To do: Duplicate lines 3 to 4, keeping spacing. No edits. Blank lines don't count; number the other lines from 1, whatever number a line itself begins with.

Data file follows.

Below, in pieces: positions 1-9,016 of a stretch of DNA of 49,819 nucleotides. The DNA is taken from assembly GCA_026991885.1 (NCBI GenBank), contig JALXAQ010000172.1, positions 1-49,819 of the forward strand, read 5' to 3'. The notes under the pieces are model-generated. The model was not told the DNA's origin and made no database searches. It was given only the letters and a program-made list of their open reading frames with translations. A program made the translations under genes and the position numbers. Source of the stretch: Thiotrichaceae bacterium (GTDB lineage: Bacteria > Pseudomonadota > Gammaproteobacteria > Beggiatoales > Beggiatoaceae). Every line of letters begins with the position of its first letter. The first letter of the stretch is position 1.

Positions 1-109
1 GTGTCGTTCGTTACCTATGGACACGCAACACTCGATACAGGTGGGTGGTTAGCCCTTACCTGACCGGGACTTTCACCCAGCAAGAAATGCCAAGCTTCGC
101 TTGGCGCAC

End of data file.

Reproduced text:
1 GTGTCGTTCGTTACCTATGGACACGCAACACTCGATACAGGTGGGTGGTTAGCCCTTACCTGACCGGGACTTTCACCCAGCAAGAAATGCCAAGCTTCGC
101 TTGGCGCAC